Their head-mounted flashlights swaying in the darkness, workers at the Bodega Andres Morate vineyards resemble fireflies from a distance as they roll their wheelcarts from one vine to another cutting grape bunches at night.
Forced to start harvesting a few weeks earlier in the season due to brutal summer temperatures and drought influenced by climate change, some Spanish vineyards such as this family business outside Madrid have also switched to nighttime grape picking to avoid working in the sweltering August heat.
Grapes are usually harvested in mid-September, but Andres Morate began this year on 24 August on his 20-hectare plot.
"It's not the usual way... Without the heat we used to harvest later, but harvests have been brought forward in the past few years," he told Reuters.
"And now there is the drought on top of everything... this has been one of the toughest summers ever and each year there are (temperature) records being broken."
Climate change has left parts of the Iberian peninsula at their driest in 1,200 years, according to a study published last month in the Nature Geoscience journal. Spain has suffered three unusually long heatwaves this summer that have stoked devastating wildfires.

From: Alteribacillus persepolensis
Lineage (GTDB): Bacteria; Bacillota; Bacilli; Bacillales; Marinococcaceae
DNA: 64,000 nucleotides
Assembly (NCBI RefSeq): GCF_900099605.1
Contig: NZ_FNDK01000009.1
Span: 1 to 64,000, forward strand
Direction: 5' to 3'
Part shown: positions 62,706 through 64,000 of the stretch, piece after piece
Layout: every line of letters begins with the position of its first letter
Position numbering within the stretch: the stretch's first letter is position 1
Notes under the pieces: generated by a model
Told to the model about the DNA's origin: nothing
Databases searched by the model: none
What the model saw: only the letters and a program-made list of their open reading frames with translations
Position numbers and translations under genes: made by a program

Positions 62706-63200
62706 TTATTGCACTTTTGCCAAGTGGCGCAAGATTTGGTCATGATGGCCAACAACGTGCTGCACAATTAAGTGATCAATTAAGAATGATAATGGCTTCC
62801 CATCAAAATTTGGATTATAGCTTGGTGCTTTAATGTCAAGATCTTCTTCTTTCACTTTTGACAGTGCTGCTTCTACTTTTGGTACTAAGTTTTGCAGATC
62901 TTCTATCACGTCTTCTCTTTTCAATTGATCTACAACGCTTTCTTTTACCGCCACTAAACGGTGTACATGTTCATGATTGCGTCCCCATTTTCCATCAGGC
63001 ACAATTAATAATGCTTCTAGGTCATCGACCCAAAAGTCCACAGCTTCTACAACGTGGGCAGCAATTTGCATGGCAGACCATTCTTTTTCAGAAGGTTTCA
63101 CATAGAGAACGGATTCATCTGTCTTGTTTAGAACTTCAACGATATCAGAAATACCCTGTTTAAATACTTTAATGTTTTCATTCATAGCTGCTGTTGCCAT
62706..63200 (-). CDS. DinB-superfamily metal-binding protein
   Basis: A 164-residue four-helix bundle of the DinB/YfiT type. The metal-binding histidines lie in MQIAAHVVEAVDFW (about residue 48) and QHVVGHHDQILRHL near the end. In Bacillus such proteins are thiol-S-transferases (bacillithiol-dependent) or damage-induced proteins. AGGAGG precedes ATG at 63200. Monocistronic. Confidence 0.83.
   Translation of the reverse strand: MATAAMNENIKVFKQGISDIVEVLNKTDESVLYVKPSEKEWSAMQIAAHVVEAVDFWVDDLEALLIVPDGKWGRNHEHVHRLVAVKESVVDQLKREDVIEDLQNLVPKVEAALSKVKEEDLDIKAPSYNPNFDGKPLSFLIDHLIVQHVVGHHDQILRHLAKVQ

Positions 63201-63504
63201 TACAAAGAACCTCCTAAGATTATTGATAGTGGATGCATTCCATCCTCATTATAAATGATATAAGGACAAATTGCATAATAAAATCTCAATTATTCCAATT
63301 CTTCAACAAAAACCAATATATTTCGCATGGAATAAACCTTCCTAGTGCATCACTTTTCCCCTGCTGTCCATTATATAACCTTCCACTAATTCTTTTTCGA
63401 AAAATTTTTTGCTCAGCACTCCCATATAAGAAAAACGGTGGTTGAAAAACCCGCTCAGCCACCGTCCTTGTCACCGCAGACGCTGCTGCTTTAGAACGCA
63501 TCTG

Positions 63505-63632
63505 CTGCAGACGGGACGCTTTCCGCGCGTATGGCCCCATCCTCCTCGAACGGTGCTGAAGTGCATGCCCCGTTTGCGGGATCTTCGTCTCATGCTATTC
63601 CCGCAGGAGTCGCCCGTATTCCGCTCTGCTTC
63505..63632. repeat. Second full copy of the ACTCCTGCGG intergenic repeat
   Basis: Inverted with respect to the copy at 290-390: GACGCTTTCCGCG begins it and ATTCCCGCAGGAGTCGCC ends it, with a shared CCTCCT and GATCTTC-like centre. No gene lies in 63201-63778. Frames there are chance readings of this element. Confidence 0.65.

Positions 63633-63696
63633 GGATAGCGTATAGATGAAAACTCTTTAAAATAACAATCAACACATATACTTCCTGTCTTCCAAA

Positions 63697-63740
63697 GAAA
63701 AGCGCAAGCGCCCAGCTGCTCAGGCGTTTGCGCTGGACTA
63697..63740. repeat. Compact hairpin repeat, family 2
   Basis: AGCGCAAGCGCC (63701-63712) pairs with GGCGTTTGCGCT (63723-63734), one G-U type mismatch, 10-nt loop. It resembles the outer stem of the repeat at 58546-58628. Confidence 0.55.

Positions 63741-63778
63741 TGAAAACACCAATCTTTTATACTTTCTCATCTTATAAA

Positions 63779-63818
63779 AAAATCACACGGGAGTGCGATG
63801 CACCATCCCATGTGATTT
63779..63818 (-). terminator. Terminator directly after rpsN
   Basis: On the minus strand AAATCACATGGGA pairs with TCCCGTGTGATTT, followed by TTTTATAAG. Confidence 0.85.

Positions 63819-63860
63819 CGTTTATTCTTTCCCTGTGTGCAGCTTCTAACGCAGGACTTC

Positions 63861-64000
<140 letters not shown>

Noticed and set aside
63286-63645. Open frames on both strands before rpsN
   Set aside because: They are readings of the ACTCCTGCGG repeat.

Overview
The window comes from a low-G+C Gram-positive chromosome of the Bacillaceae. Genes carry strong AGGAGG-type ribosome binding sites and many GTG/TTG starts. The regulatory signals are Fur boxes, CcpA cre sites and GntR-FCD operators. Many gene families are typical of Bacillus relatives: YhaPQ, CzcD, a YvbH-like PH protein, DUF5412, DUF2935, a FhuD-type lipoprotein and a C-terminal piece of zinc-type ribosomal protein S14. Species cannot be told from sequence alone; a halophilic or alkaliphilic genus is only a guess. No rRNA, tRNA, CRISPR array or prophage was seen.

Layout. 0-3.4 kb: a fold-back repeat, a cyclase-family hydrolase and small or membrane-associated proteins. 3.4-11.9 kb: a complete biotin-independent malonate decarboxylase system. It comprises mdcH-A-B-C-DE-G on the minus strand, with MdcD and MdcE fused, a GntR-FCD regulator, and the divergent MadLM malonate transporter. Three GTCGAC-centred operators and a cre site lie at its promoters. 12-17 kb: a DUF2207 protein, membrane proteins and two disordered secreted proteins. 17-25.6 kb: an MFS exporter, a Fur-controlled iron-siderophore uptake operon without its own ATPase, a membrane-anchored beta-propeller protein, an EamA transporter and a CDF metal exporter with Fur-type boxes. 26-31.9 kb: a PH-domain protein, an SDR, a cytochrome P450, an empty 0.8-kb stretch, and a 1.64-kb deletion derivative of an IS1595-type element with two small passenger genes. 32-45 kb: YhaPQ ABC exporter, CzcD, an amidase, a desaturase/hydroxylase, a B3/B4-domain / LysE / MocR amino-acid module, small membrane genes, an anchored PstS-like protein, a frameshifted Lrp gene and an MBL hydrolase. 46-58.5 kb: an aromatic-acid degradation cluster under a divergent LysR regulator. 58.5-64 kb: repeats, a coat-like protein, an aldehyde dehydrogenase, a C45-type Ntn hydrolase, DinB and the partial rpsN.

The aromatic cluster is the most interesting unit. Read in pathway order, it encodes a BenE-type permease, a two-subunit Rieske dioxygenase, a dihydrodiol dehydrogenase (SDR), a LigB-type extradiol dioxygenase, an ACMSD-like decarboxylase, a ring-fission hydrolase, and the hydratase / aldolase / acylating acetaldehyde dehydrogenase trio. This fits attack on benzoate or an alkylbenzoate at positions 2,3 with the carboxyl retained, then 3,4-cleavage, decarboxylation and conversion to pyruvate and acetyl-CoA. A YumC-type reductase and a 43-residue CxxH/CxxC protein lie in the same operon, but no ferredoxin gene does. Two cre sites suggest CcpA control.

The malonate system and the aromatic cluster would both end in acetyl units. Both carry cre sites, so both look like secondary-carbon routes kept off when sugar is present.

Although grapes grew abundantly, the dry heat made them less juicy, Morate said.
Morate, who prides himself on sustainable, eco-friendly production without the use of chemical fertilisers or irrigation, explains that for the best results the grapes need to develop at a gradual pace from when they form on the vine to when they are harvested, but of late, the weather has fast-tracked that process, to detrimental effect.
Working at night, from sundown till 2 or 3 a.m., has its benefits not only for the pickers, but also for the grapes before they are pressed to make wine, he said. The cooler they are when they get to the winery, the more their aroma and flavour is concentrated.
Grape picker Javier, 33, said, "Working at night is much better, it's not too hot, there are no insects, you enjoy working more. During the day we wouldn't be able to be here, we'd just bake."